The dragonflies are divided into three subgroups, which are predominantly viewed as monophyletic groups . According to some taxonomists, however , the dragonflies are not a natural group ( monophylum ), but a combination of several basal dragonflies taxa.

The damselfly (Zygoptera, about 2700 species) as the ancestral species of dragonflies equal pairs of wings, which for most families - an exception for form. B. the Lestidae - are folded back over the body when at rest, and their eyes are wide apart. Another characteristic of this taxon is that the larvae are equipped with three tracheal gill leaflets at the end of the abdomen.

The primeval dragonflies (Anisozygoptera or Epiophlebioptera) only exist in three species in the Himalayas , as well as in China and Japan . They differ from the large dragonflies in the specific formation of the pedicellus , the antennae and the presence of a stridulation organ on the abdomen.

In the large dragonflies (Anisoptera, about 2900 species), the pairs of wings are unevenly large and protrude laterally from the body when at rest. In addition, the dorsal flight muscles are reduced and the animals have a specially designed copulatory apparatus ( penis ).

  Dragonflies (Odonata)  

 Primeval dragonflies (Anisozygoptera, Epiophlebioptera)


 Dragonflies (Anisoptera)


 Dragonfly (Zygoptera)

The original dragonflies and large dragonflies are grouped together as Epiprocta. Common features are the enlarged and closely spaced eyes, the equipment with gripping pliers on the abdomen of the males ( epiproct ) and the development of rectal gills.

A systematic list of the species in Europe can be found under systematics of dragonflies .


The origin of the name "dragonflies" was unclear for a long time. The name was introduced by Carl von Linné , who referred to the group as "Libellula" without explaining this in more detail. The actual source of the name was not discovered until the 1950s. It comes from the work Universae aquatilium Historiae pars altera, cum veris eorum imaginibus by Guillaume Rondelet (1555, "Complete investigation of aquatic life, part 2, with their truthful illustrations"), in which the following is written in chapter 39:

“Insectum hoc libellam fluviatilem libuit appellare, a similitudine quae illi est cum fabrili instrumento et cum Libella marina. Haec bestiola parva est admodum T, literae figuram referens, pedes ternos utrinque habet, Cauda in tres appendices desinit, quae viridi sunt colore, iisdem et pedibus natat. "

“It was popular to name this insect the river dragonella because of the resemblance it bears to the artisan's tool and the sea dragonella. This little animal pretty much forms a T, the shape of which it reproduces; it has three legs on either side, the tail ends in three appendages ( sic !), which are green in color. It swims with these and the feet. "

As can be seen from the attached illustration, Guillaume Rondelet describes the larva of a dragonfly in these lines and suggests naming it libella fluviatilis ("river dragonfly") because it resembles an animal called libella marina (translated here as "sea dragonfly"). He had discussed this animal in Chapter 13:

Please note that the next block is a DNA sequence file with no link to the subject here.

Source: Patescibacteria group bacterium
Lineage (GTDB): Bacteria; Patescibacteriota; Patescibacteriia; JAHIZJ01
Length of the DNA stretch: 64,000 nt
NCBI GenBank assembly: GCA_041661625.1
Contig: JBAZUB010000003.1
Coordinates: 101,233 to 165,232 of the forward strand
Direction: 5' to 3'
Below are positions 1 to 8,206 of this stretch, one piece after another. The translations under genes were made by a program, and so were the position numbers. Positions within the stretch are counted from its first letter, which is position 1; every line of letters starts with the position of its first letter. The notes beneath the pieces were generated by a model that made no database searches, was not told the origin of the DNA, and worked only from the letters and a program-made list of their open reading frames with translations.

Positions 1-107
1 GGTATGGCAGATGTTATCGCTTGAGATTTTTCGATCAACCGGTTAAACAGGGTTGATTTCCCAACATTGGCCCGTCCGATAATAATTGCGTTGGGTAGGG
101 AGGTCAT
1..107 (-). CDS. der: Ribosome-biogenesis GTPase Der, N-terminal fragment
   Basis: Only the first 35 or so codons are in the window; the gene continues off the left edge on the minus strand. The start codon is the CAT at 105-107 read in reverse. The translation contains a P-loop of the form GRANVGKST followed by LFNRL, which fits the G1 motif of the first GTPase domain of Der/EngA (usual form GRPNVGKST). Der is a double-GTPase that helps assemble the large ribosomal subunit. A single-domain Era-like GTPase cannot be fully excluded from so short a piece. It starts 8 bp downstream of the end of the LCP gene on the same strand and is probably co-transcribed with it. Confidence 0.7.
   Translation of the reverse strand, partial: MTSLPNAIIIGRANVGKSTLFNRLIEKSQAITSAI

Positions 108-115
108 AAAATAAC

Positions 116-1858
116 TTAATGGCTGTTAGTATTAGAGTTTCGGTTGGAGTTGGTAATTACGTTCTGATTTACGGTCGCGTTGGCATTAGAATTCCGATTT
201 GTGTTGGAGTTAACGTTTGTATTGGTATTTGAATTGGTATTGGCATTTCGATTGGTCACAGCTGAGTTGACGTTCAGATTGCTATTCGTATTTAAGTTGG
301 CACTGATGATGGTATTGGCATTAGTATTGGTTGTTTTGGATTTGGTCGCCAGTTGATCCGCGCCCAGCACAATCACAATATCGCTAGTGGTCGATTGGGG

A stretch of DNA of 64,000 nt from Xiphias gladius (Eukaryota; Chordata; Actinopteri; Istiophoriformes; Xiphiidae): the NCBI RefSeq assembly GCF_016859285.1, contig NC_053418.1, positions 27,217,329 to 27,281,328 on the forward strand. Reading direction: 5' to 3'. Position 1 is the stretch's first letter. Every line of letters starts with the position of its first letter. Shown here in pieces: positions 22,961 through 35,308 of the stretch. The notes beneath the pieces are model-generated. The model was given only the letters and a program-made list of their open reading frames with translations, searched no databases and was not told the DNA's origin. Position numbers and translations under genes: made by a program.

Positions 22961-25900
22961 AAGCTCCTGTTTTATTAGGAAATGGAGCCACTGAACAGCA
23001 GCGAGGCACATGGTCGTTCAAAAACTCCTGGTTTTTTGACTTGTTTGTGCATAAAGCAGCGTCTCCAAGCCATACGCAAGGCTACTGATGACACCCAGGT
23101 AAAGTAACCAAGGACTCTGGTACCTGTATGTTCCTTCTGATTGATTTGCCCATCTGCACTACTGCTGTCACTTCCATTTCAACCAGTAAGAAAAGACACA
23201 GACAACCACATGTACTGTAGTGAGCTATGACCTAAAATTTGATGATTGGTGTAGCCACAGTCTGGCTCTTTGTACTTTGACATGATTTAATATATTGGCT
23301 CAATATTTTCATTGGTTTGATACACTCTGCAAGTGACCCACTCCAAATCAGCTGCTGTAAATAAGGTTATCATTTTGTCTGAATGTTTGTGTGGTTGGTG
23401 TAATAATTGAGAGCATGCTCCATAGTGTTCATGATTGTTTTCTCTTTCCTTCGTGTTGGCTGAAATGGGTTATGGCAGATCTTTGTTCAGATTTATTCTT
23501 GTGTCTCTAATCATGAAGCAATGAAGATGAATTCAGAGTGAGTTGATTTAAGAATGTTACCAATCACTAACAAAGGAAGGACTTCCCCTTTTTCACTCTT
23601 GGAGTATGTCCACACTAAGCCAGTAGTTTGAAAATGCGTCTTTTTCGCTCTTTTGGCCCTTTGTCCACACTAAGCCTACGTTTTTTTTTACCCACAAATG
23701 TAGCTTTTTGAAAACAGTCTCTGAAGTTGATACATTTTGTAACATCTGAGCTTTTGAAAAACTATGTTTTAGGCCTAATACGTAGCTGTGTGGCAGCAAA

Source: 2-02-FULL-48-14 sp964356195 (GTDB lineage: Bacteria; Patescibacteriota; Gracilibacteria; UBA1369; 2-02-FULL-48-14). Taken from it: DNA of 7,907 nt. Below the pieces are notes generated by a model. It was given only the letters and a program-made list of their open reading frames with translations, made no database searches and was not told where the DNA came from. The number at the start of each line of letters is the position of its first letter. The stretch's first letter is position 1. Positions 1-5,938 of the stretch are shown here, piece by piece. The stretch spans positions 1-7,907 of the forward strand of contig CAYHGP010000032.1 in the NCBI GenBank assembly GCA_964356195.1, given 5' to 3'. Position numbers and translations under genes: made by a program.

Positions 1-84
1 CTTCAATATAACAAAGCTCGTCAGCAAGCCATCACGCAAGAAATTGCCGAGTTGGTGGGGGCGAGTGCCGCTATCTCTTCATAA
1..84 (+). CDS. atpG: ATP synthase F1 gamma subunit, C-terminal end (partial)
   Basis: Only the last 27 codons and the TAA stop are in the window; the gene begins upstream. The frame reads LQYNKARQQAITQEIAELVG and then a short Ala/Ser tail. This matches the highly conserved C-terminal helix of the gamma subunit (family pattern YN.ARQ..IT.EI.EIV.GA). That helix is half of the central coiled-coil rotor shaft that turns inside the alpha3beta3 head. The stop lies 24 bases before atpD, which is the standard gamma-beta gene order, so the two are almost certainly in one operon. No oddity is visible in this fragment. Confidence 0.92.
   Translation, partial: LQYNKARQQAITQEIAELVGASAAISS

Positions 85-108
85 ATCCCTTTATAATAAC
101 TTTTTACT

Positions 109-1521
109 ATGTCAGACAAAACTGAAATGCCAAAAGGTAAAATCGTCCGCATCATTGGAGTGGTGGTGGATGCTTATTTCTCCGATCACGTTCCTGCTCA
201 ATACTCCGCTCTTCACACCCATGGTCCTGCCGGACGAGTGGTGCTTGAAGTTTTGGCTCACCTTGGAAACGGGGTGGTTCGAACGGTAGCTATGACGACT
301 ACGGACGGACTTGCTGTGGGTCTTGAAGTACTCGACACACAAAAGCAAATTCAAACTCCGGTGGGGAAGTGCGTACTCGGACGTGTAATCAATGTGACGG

“Gaza Ζύγαιναν libellam interpretatur. Est autem libella fabrorum lignarorium caementariorumque instrumentum, quo […] rerum in plano positarum aequilibrium siuc libramentum et neutram in partem propendens situs exigitur. [...] Libella igitur ligno transverso constat, in huius medio aliud erectum est, e cuius summo filum annexo plumbo demittitur. Hanc figuram piscis iste capite transverso et reliquo corpore in huius medio sito apte refert, quamobrem libella merito dicitur. ”

“Gaza translates ΖΥΓΑΙΝΑ with Libella. A Libella, however, is a tool used by carpenters and bricklayers, with which ... the horizontal position of objects lying flat is checked. […] A dragonfly therefore consists of a transverse bar, on the center of which another bar stands vertically, from whose upper edge a thread with a lead weight hangs down. This shape is appropriately reproduced by the fish with its transverse head and the rest of the body in the middle; therefore it is rightly called Libella. "

From the illustration below the chapter heading it can be clearly seen that the text deals with the hammerhead shark , which is referred to in the title with the Greek name Zygaena ( Latinized from ancient Greek Ζύγαινα Zygaina ; German roughly: "Jochfisch"). According to Rondelet, the Latin name based on the comparison with a scale goes back to Theodorus Gaza , who, among other things, translated the natural history works of Aristotle into Latin.

Konrad Gesner adopted this description shortly afterwards. Thomas Muffet at the latest , who was able to fall back on Gesner's unpublished documents, then transferred the name to the adults .

Libella is actually the diminutive of Latin libra ("scales"); later it was mainly used torefer to spirit levels. Even today a special measuring device, also on spirit levels, is also known as a dragonfly .

Before the name “dragonflies” became established, the names “water maidens”, “grinders” or “eye glasses” were common for these insects.